The Fayette Tribune, Oak Hill, W.Va.

Local News

February 5, 2014

House committees hear speakers demand tougher regulations on state water resources

CHARLESTON — The group of speakers at Monday’s public hearing on the chemical spill into the Elk River Jan. 9 had a lot of differences. Men with pony tails and men in business suits. Women in professions and stay-at-home moms. Old and young, they came from the most affluent parts of Charleston and the poorest sections of the region to speak to members of three House committees. But nearly all 53 of their voices were united in one chorus.

Strengthen the laws concerning the state’s water resources.

Most of the speakers said Senate Bill 373, which is written to regulate above ground chemical storage tanks, is a start, but not enough when it comes to the state’s drinking water. Instead, they said, the state should adopt and enforce the Chemical Safety Board’s 2011 recommendations made after a chemical explosion killed two workers at the Bayer CropScience plant in Institute.

The West Virginia Chapter of the Sierra Club’s Chair of Energy James Kotcon said legislators should listen to the people who advocate for clean water, not to industry, if it is clean water they want. The spill, he said, was neither a fluke nor an accident, but rather a “predictable result of our current regulatory structure.” Kotcon said he didn’t have much faith in SB 373’s ability to bolster those regulations.

“I do not believe one more narrowly crafted permit system on one more narrow segment of industry is going to correct those fundamental errors,” Kotcon said. The Sierra Club supports the CSB’s recommendations, which the director of that agency said two weeks ago could have prevented the chemical spill last month.

Amy Weintraub of West Virginia Free, a women’s health advocacy group, said SB 373 is a good start, but doesn’t go far enough, while David Coffee called it a “first step.”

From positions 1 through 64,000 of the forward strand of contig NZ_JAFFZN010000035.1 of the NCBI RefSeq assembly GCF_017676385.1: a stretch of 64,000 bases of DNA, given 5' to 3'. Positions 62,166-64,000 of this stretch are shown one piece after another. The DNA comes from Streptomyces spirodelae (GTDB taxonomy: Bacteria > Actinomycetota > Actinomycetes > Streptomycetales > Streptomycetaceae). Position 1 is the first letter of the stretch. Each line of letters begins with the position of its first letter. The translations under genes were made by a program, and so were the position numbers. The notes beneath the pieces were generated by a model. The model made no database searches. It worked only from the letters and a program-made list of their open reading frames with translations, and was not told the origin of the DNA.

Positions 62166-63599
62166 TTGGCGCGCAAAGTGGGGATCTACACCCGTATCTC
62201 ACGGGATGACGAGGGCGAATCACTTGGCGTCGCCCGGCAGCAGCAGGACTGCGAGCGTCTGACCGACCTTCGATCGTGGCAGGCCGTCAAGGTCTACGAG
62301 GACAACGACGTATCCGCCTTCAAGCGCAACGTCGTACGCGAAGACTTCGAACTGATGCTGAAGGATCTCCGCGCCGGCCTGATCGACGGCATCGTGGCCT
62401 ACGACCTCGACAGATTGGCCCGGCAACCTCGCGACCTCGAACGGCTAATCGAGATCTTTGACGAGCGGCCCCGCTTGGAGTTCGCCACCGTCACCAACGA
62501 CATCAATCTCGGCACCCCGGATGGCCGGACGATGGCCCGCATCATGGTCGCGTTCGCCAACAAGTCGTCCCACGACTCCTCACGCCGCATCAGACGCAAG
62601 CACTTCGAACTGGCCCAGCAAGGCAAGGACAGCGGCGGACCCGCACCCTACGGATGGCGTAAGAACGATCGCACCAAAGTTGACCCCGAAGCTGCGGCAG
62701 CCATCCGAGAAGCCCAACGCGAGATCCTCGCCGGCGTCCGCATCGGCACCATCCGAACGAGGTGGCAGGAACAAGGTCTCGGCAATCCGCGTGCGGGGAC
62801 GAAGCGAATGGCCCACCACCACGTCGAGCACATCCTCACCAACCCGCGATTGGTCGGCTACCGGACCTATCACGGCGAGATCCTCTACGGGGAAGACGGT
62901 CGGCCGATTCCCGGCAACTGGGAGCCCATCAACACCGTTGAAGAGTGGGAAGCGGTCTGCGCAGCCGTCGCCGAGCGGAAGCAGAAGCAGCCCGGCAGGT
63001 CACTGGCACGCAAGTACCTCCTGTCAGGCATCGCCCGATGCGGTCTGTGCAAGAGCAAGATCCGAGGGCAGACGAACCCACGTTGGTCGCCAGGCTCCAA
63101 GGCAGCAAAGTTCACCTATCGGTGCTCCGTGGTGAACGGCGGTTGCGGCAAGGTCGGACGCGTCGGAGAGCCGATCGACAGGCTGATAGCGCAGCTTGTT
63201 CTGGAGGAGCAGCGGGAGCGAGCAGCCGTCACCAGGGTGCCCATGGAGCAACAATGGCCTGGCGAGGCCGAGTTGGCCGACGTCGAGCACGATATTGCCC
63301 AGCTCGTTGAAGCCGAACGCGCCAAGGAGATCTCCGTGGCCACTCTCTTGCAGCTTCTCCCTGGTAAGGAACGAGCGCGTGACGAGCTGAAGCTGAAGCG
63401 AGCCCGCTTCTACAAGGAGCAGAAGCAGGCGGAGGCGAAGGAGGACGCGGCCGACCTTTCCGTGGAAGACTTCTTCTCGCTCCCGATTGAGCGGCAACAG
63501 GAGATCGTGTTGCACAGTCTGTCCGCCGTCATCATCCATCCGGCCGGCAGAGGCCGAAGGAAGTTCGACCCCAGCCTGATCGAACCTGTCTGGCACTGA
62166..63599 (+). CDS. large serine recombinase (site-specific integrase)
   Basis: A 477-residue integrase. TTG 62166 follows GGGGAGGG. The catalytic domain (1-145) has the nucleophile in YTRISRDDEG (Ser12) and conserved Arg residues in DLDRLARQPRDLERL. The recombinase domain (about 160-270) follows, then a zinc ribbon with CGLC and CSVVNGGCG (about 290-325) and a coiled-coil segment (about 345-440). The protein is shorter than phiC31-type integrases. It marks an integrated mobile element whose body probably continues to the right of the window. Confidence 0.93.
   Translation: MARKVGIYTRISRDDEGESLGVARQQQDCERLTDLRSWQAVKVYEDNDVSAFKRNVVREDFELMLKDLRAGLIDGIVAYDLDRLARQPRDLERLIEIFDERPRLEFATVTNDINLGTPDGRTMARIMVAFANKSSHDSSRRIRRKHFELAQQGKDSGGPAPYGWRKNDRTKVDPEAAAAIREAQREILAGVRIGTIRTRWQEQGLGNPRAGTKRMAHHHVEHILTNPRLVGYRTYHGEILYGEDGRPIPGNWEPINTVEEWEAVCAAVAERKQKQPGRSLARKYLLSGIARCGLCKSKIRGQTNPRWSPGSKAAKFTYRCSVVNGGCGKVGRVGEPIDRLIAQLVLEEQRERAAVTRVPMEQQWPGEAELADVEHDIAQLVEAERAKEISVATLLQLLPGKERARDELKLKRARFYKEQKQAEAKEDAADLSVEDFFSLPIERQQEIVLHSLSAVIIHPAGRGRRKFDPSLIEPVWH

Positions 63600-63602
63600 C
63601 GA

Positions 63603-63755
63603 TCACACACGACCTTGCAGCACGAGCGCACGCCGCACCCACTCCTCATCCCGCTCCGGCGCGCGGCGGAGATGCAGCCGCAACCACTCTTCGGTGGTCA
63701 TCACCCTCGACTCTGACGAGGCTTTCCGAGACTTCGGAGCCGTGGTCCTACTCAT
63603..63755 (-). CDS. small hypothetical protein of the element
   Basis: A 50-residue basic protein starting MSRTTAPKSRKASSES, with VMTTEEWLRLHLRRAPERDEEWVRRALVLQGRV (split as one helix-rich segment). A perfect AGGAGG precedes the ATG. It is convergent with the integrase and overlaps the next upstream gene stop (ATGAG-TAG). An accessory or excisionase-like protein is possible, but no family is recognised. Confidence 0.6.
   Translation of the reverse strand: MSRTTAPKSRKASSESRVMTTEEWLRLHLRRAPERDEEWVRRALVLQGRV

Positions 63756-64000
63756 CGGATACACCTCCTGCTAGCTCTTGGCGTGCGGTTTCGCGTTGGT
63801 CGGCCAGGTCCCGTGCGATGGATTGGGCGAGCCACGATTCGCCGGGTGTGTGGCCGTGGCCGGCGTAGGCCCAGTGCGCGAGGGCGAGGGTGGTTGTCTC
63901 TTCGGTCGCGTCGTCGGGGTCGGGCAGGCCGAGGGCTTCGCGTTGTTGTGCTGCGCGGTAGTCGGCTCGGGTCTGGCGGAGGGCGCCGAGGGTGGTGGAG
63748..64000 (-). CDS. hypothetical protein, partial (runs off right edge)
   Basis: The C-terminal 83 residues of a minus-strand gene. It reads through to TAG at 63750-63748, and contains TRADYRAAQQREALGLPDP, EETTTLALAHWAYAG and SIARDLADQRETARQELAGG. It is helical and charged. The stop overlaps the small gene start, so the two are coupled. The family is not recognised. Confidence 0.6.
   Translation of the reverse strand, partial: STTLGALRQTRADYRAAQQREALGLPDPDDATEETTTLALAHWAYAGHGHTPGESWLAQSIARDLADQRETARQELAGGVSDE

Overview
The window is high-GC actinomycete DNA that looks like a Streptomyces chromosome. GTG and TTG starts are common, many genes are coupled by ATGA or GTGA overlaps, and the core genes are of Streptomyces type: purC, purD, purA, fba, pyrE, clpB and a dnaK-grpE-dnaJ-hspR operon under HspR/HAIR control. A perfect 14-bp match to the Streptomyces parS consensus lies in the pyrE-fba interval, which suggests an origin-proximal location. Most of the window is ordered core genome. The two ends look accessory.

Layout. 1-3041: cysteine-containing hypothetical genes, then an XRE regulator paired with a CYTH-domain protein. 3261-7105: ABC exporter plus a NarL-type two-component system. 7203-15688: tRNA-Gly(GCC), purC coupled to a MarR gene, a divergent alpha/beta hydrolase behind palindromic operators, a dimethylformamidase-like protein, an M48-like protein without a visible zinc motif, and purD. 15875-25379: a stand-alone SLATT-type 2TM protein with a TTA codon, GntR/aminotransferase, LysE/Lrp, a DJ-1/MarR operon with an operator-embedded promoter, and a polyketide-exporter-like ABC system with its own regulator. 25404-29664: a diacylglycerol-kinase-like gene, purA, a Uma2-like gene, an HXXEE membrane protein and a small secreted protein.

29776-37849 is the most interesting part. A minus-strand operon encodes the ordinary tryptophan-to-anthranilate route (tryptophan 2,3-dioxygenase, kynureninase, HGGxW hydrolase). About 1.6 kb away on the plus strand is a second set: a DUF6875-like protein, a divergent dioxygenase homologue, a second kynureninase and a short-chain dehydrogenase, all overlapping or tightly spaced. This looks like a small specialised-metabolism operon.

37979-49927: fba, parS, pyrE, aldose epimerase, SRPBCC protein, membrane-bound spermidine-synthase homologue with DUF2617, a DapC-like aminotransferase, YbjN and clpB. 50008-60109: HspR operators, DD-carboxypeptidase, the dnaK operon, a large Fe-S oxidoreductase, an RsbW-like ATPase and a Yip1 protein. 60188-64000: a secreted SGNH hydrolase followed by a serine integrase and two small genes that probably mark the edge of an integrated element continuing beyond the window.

Coffee asked that all the legislature’s actions concerning the chemical spill be taken by roll call vote.

“If you do not vote for us, we will not vote for you,” Coffee said. He suggested that the coal industry be made to pay for the costs of the spill.

Charleston’s Sheila McEntee said the chemical spill has been called “one of the largest environmental disasters of this century.”

McEntee said at first she would not use her water for anything, but now has relented because of time and necessity.

“I’ve washed my body and my belongings with a chemical used to wash coal,” McEntee said. “Will I suffer long-term health effects because of the gross negligence of others?

“Our trust has been shaken and it must be restored.”

A bamboo farmer who said he would grow hemp if it is made legal said the solution to the problem is clear to him.

Don Smith of the Greenview Group said the infrastructure must be replaced from the intake to the water lines to the plumbing in homes and businesses. Smith said the cost might be tremendous, but reminded the gathering of the cost of the war in Iraq.

“Just a few years ago we were dropping that kind of money out of planes over Baghdad,” he said. “Let’s start digging ditches.”

Scott Simonton, whose testimony before the Joint Committee on Water Resources last week was undermined by the Department of Health and Human Services, said the DHHR doesn’t have a basic understanding of what happens to chemicals when they break down.

Simonton said last week that MCHM breaks down into formaldehyde and that area residents are breathing it if they are using hot water. The DHHR said that the chemical had to be heated to 500 degrees Fahrenheit for it to break down into formaldehyde. Further, the West Virginia Record published a story that said Simonton was working for a law firm which is representing one of several plaintiffs in suits filed against Freedom Industries, the owner of the leaky storage tank.